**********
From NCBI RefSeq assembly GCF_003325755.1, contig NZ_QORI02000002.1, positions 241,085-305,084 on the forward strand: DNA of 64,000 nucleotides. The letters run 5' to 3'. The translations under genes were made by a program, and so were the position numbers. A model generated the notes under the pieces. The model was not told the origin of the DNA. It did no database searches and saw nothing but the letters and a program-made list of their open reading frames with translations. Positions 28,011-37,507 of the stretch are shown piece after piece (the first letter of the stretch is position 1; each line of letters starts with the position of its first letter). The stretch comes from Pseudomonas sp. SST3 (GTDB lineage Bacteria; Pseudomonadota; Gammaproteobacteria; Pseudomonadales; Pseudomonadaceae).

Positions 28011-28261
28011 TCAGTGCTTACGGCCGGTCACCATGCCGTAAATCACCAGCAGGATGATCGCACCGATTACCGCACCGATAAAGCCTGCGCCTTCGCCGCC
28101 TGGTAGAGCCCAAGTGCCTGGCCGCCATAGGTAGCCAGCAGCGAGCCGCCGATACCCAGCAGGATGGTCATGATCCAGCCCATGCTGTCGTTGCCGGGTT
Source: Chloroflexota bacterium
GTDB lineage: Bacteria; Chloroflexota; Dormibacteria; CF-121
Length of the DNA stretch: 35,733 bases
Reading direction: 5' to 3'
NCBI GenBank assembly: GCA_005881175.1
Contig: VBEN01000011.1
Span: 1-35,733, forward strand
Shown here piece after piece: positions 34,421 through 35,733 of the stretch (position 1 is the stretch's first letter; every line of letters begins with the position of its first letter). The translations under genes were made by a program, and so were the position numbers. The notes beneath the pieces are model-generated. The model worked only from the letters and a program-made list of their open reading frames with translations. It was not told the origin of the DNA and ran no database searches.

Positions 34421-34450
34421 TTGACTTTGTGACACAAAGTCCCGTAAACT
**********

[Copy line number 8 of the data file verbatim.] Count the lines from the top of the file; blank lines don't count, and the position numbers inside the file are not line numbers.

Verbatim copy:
Reading direction: 5' to 3'